# Find the value of $\sum_{k=1}^{n}k\binom{n}{k}$?

Find the value of $\sum_{k=1}^{n}k\binom{n}{k}$ ?

I know that $\sum_{k=0}^{n}\binom{n}{k}= 2^{n}$ and so, $\sum_{k=1}^{n}\binom{n}{k}= 2^{n}-1$ but how to deal with $k$ ?

From the binomial theorem, we have

$$(1+x)^n=\sum_{k=0}^n\binom{n}{k}x^k\tag 1$$

Differentiating $(1)$ reveals

$$n(1+x)^{n-1}=\sum_{k=0}^n\binom{n}{k}kx^{k-1}\tag2$$

Setting $x=1$ in $(2)$ yields

$$n2^{n-1}=\sum_{k=0}^n\binom{n}{k}k$$

And we are done!

Interestingly, I showed in THIS ANSWER, that for $m<n$, we have $$\sum_{k=0}^n\binom{n}{k}(-1)^k k^m=0$$

• Nice Method !! Thanks :) – Jon Garrick Mar 10 '17 at 5:07
• @JonGarrick You're quite welcome. My pleasure. -Mark – Mark Viola Mar 10 '17 at 5:08

There is also a combinatorial argument:

Suppose you have a room of $n$ people and want to select a committee of $k$ of them, where one member is the chairperson. There are $k\binom{n}{k}$ ways to do this. Your sum represents the total number of ways to select such a committee of any size (from $1$ to $n$) with a chairperson.

How else can we think of this? Instead, first pick the committee chairperson. There are $n$ ways to do this. Then, go to each of the remaining $n-1$ people and decide if they should be in the committee. There are $2^{n-1}$ ways to do this. Note that we can create any committee/chairperson team this way, as before. Hence your sum is equal to $n 2^{n-1}$.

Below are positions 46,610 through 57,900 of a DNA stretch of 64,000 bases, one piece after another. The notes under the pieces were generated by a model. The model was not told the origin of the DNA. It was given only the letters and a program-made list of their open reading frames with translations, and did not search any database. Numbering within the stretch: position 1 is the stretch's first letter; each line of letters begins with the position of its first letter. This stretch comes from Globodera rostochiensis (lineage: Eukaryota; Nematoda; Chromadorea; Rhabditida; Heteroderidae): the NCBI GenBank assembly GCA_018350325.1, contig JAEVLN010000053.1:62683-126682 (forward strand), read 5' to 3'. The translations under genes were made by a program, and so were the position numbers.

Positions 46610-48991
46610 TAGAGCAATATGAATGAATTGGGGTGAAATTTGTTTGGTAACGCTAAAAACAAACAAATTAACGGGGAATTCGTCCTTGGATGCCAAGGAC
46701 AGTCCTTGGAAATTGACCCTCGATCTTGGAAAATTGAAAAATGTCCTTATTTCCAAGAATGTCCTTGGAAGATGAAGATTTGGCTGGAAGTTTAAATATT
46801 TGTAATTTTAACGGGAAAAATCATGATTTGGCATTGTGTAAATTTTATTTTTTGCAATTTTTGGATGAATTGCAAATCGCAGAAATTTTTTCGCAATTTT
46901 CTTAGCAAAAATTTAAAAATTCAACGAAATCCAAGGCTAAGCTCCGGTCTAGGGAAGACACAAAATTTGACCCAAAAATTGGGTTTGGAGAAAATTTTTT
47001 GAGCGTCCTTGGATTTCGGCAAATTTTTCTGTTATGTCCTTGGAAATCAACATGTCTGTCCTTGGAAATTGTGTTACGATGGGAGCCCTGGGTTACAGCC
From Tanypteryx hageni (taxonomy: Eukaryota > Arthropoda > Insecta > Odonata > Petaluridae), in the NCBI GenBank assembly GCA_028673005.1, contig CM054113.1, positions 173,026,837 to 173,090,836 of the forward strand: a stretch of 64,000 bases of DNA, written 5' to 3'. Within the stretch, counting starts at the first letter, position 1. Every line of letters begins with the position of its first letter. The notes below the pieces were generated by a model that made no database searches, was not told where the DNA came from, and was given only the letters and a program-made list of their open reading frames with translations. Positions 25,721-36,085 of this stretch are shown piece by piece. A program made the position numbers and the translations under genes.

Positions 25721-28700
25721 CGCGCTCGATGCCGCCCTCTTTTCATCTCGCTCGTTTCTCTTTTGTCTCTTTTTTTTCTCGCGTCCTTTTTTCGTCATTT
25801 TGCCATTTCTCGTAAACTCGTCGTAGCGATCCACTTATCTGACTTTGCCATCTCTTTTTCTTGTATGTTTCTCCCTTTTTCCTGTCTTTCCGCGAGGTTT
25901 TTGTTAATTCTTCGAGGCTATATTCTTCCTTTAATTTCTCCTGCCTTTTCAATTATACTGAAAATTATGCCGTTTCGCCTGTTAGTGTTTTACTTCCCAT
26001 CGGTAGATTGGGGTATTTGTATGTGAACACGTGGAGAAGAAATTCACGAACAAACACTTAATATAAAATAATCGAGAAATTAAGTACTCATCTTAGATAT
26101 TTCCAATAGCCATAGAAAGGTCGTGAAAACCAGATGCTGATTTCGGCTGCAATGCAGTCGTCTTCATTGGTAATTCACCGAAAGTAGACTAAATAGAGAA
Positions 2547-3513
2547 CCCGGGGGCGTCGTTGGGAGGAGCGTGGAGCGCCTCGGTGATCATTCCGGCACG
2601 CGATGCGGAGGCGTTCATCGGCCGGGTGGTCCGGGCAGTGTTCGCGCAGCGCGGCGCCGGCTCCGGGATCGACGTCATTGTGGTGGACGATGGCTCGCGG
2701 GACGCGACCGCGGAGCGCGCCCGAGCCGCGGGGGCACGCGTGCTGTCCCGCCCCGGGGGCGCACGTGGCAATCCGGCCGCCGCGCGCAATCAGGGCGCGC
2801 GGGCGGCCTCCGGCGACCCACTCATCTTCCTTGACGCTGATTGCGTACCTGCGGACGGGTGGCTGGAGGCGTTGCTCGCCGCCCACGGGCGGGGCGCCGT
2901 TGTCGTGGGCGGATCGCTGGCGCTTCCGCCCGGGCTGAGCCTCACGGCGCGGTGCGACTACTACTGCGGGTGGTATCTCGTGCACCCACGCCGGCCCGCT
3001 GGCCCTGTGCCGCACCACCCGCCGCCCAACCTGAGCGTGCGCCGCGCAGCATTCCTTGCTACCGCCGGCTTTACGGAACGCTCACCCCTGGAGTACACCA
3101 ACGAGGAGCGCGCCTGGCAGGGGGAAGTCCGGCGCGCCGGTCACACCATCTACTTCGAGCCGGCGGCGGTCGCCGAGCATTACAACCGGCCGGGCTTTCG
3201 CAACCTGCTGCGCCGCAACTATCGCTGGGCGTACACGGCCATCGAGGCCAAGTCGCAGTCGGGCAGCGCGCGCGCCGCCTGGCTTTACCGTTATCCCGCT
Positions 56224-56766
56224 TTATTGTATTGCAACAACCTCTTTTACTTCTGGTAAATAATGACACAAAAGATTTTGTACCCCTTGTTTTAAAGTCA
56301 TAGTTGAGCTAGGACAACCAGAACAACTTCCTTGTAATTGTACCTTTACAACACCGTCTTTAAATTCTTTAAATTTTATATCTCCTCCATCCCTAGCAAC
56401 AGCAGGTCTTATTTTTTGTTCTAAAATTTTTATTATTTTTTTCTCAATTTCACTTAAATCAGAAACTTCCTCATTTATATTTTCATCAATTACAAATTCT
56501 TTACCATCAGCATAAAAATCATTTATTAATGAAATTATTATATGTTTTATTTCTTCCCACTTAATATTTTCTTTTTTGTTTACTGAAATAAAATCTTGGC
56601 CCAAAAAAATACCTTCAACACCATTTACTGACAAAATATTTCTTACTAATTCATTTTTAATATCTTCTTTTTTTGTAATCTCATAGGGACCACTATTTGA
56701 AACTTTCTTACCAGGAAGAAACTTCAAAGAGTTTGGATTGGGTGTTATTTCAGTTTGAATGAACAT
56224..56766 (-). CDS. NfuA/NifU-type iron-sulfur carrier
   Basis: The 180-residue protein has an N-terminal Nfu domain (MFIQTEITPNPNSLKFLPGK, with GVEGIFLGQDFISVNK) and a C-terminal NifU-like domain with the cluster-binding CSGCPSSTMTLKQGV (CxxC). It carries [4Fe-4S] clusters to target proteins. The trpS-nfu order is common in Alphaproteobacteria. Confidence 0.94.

• My favourite kind of answer :) – Patrick Stevens Mar 10 '17 at 19:51
• Agreed, nothing beats a combinatorial proof. – Alex B. Mar 11 '17 at 2:04

We have \begin{align*} \sum_{k=0}^nk{n\choose k} &=\sum_{k=1}^nk{n\choose k}\\ &=n\sum_{k=1}^n\frac{(n-1)!}{(k-1)!(n-k)!}\\ &=n\sum_{\ell=0}^{n-1}\frac{(n-1)!}{\ell!((n-1)-\ell)!} \tag{by taking $\ell=k-1$}\\ &=n\sum_{\ell=0}^{n-1}{n-1\choose\ell}\\ &=n2^{n-1}. \end{align*}

Proof without derivatives:

$$\sum_{k=1}^nk\binom{n}{k}=\sum_{k=1}^n k\frac{n!}{(n-k)!k!} =\sum_{k=1}^n \frac{n!}{(n-k)!(k-1)!} \\ = \sum_{k=1}^n \frac{n(n-1)!}{(n-k)!(k-1)!} = \sum_{k=1}^n n\binom{n-1}{k-1} \\ = n \sum_{k=0}^{n-1}\binom{n-1}{k}= n2^{n-1}$$

Alternate proof via probability theory:

Toss a fair coin $n$ times, find the expected no of heads. Let $N$ be the random variable denoting the number of heads. Then $E[N] = n/2$ because $N$ is the sum of $n$ bernoulli random variables with probability $1/2$. But we also know that $N$ has a binomial distribution. Hence $$E[N] =\sum_{k=1}^nk\binom{n}{k}2^{-n}$$

"And so $\sum_{k=1}^n\binom nk=2^{n-1}$". Nope: $2^n-1$.
Sketch: Notice that $$\sum_{k=1}^n k\binom nk x^{k-1}$$ is the derivative of $\sum_{k=0}^n\binom nk x^k$.